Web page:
Voices and Verses

National Poetry Month: “Poet’s Sutra” By Gerald Cedillo

The Houston poet describes why writing poetry is like fencing.

On poets: “They’re great swordsmen.” – Gerald Cedillo

In this sound portrait, Gerald Cedillo talks about what poetry means to him and how even a bumper sticker can inspire a poem, and he reads “Poet’s Sutra.”

A poet and literary event organizer, Gerald Cedillo attended the University of St. Thomas and studied Creative Writing at the University of Houston. He has taught theater, performance poetry and writing. He has served on the board of Houston’s week-long poetry festival, The Word Around Town, and is a part of the writing group, The Balcony Poets.

 

Poet’s Sutra

Outside a Union-Pacific locomotive
of poets, I dream a jump-cut sequence
compressed and stored from old Westerns:
an overhead shot
of bandits ride in an explosion of dust,
projected over their piston saddles,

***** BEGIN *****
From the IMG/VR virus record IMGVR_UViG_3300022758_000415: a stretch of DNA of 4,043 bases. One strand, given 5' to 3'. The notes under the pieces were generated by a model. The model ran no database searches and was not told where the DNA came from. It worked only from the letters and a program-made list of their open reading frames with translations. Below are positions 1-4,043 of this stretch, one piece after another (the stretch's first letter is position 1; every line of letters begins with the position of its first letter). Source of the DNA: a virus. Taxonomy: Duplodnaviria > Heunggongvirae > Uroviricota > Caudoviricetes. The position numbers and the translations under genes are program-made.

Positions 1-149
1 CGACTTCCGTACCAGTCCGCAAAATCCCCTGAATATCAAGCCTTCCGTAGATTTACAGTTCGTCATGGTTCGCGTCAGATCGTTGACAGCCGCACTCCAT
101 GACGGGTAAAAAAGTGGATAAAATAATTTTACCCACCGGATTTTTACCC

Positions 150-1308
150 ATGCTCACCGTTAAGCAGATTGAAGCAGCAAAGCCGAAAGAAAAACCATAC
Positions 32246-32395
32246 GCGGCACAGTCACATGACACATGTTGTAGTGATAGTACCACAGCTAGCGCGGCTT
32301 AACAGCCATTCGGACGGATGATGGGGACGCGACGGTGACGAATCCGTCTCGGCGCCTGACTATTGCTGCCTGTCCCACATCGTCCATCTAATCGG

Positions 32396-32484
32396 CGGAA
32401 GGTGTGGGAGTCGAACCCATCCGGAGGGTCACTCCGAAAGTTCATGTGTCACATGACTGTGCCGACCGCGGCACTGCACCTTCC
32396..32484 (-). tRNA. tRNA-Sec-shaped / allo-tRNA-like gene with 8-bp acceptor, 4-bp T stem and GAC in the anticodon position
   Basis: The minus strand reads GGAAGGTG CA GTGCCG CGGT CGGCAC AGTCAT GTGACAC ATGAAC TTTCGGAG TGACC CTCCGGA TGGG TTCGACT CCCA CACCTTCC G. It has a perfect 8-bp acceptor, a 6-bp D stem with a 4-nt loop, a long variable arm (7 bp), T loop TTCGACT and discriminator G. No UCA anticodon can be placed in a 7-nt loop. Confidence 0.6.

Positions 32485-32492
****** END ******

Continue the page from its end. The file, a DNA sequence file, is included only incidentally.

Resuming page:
afraid the horses’ legs might
break to keep up with the steam engine.
A glove reaches for the rail, drops the reins
and leaps, kicking off the horse’s neck.

With bullets between my feet,
kerchiefed men shout “dance, boy, dance.”
This body moves like a rattlesnake
and not as if life depended on it, but love–
In the name of the love that sits and waits
for you to approach it, what brings your velocity
toward us tonight? Not this one-sided waltz,
this confusion between attacker and target.
My hands are shantytowns in the air,
emptied shantytowns.

How delightful a torment
settled by who moves quickest first. Evening
like a swarm of irascible insects in the tall grass,
the way we buy and sell beauty, bartering
in its unlimited re-coining, its unended song.
Take it. Thieve whatever unsnuffed peace you find.
Reader, I only ask what all folk ask
of their conquerors, as all the instincts
stuck inside me sputter their entire history
of overtaken muscle: mercy, mercy, mercy.

 

This poem is reprinted with permission by the author.

To learn more about this series, go here.

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